Hope for Overactive Bladder Problems
A range of OAB treatments, from pills to Botox, can help you reclaim your life.
OAB: The Effects on Quality of Life continued...
In a study published in 2007 in the British Journal of Health Psychology, researchers confirmed that an OAB diagnosis had consequences on the patient's quality of life, self-esteem, and relationships.
Those with the condition worry about accidents, the researchers say, and can feel depressed and hopeless. The state of mind is worse for those with "wet" overactive bladder than "dry."
Nearly every patient with the disorder has an embarrassing or humiliating story, says Elizabeth W. Bozeman, MD, president of the Society of Women in Urology and a urologist in Spartanburg, S.C.
Among the tales, Bozeman says, is a woman who was dancing at her wedding and suddenly there was a puddle on the floor.
Travel can be a particular challenge, says Michael Chancellor, MD, professor of urology and obstetrics and gynecology at the University of Pittsburgh. "I've had patients ask for a catheter to be put in for a trip overseas," he tells WebMD. Working women tell him they have to leave twice during an hour and a half meeting to go to the bathroom.
Other patients say they ask for an aisle seat at a play so they can get up and to the bathroom quickly. Others tell him they fear they'll urinate during sex.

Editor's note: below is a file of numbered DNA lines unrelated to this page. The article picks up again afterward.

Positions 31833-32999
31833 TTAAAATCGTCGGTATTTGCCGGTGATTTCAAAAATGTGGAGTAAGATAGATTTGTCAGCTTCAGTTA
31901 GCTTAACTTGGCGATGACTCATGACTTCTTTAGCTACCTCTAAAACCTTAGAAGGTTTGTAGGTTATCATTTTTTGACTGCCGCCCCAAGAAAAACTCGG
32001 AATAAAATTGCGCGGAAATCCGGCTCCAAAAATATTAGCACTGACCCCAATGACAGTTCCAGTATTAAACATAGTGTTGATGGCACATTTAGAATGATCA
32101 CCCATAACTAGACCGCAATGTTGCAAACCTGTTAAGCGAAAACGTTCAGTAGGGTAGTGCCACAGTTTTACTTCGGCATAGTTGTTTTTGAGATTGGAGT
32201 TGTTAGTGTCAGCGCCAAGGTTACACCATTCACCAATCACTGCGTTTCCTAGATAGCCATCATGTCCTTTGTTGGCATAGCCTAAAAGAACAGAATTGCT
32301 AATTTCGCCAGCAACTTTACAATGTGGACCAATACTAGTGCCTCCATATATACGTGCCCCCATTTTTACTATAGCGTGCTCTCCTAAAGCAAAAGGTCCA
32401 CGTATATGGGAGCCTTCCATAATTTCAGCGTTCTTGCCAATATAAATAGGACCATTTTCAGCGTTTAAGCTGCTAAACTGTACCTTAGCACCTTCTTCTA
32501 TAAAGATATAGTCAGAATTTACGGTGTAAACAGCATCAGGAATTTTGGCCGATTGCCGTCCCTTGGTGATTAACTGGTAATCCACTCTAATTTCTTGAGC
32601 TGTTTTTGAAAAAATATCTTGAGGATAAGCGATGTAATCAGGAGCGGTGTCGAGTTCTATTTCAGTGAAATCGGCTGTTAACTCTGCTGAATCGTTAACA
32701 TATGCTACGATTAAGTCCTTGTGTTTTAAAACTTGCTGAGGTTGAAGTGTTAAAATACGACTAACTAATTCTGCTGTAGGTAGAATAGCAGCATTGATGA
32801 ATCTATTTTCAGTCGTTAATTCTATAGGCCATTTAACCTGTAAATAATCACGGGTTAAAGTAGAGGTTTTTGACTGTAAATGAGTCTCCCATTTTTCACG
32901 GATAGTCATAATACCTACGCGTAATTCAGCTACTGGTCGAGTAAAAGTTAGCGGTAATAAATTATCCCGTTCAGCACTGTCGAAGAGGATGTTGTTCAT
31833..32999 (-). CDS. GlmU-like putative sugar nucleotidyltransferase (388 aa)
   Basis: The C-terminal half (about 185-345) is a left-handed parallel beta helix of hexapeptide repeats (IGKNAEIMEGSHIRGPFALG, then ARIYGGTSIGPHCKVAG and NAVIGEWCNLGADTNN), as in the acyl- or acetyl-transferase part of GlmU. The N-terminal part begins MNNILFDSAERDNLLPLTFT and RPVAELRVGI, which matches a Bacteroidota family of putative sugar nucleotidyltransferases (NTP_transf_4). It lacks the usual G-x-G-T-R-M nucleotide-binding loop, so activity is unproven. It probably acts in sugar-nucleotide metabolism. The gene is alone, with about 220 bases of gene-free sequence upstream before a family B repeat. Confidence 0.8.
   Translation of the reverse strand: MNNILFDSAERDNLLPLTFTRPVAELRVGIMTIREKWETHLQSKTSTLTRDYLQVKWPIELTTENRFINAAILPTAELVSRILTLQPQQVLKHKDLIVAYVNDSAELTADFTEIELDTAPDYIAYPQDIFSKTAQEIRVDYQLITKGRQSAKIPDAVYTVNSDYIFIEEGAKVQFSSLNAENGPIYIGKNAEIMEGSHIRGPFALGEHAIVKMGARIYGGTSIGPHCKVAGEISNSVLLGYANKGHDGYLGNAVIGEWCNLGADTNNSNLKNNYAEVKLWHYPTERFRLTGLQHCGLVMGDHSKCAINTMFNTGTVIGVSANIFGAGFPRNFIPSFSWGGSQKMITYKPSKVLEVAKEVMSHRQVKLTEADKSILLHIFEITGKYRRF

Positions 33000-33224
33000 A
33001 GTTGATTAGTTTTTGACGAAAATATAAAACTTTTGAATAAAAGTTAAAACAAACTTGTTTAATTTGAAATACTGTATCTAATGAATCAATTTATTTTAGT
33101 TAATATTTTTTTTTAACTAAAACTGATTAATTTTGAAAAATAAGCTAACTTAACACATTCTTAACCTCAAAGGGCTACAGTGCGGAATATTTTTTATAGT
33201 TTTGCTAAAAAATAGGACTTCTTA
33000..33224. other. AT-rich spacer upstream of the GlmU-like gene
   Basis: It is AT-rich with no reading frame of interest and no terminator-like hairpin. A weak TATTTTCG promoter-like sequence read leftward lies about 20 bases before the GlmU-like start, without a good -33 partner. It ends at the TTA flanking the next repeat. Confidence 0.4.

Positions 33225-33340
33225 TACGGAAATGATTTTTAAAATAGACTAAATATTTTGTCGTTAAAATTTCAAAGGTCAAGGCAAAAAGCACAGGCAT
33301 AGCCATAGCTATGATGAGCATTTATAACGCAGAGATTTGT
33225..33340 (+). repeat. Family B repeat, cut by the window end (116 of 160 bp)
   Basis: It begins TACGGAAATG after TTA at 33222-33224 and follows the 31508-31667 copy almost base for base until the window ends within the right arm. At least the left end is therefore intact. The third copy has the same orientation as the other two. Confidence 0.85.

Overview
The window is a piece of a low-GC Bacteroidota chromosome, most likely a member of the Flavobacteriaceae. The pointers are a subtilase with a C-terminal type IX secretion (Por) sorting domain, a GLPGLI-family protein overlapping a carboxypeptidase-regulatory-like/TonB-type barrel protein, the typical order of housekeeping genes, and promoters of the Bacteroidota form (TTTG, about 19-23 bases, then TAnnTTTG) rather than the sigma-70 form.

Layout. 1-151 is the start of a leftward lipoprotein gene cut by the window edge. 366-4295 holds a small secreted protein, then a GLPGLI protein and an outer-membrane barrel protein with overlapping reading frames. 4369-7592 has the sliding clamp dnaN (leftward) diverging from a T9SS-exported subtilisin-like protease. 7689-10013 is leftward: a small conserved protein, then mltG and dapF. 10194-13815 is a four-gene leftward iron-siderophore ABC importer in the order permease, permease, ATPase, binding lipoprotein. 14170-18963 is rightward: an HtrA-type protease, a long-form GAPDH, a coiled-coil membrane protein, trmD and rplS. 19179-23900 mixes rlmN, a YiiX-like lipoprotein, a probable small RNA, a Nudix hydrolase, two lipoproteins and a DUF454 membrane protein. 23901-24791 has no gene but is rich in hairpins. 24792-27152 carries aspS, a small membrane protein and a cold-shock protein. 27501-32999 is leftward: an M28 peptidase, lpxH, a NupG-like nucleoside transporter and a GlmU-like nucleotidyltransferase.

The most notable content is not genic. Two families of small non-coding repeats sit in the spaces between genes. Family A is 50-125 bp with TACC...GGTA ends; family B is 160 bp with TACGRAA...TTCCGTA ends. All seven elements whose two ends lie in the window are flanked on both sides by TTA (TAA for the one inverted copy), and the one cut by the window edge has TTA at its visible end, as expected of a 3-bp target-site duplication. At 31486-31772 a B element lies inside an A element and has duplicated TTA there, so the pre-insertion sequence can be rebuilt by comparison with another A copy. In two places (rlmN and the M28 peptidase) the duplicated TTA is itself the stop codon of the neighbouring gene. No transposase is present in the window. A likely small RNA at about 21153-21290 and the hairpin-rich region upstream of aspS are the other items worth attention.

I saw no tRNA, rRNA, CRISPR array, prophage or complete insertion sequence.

"When you are at the mercy of your bladder, you are like a toddler," says Chancellor. "You're thinking about it all the time, your little, hyperactive bladder."
Overactive Bladder Help: Lifestyle Adjustments
If OAB is the problem, doctors typically suggest lifestyle adjustments that may help. Among them:
- Limit fluid intake, especially after dinner. Bozeman asks OAB patients how much they drink in a typical day, finding that some have fallen prey to bad advice to drink as much water as possible. Some of her patients, she has found, drink 200 ounces of water a day. She tells them to cut back to a normal amount, which she considers about 64 ounces total.
- Limit caffeine and alcohol intake. "Caffeine stimulates you to go more frequently," Bozeman says. So does alcohol.
- Ask your doctor about adjustments in medication that can affect urine output. Taking diuretics at a different time of day, for instance, might help.
- Perform Kegels, the pelvic floor exercises often recommended after a woman delivers a child. Your doctor should be able to help you learn. Bozeman's crash course: "Learn how to do a Kegel when you are on the toilet by stopping the stream." That's the muscle you want to strengthen. To check your form: "Try to tighten it while naked in front of a mirror," she says. "Nothing on the outside should move."
Know when to use Kegels. "When you get the urge, stop, stand still, do a Kegel and the bladder spasm should ease up," Bozeman says. "Then walk slowly to the bathroom."